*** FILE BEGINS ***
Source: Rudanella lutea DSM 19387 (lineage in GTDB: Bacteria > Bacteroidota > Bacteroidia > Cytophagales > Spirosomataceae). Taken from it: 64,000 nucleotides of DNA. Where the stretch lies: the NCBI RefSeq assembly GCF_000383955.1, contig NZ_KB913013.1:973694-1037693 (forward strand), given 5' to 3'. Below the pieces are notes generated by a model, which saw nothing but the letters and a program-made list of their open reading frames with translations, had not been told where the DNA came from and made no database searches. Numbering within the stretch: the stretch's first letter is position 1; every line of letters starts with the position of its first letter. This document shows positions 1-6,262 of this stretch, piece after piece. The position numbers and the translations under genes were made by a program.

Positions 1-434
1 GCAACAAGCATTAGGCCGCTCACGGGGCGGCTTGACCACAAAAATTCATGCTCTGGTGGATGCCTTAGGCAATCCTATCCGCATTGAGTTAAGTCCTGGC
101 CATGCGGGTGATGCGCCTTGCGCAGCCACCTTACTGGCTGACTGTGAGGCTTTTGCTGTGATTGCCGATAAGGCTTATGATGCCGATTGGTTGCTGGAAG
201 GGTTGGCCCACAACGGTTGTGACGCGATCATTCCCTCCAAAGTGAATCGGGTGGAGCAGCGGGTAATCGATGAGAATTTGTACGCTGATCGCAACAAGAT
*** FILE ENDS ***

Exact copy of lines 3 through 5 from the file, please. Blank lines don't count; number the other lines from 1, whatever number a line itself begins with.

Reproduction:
1 GCAACAAGCATTAGGCCGCTCACGGGGCGGCTTGACCACAAAAATTCATGCTCTGGTGGATGCCTTAGGCAATCCTATCCGCATTGAGTTAAGTCCTGGC
101 CATGCGGGTGATGCGCCTTGCGCAGCCACCTTACTGGCTGACTGTGAGGCTTTTGCTGTGATTGCCGATAAGGCTTATGATGCCGATTGGTTGCTGGAAG
201 GGTTGGCCCACAACGGTTGTGACGCGATCATTCCCTCCAAAGTGAATCGGGTGGAGCAGCGGGTAATCGATGAGAATTTGTACGCTGATCGCAACAAGAT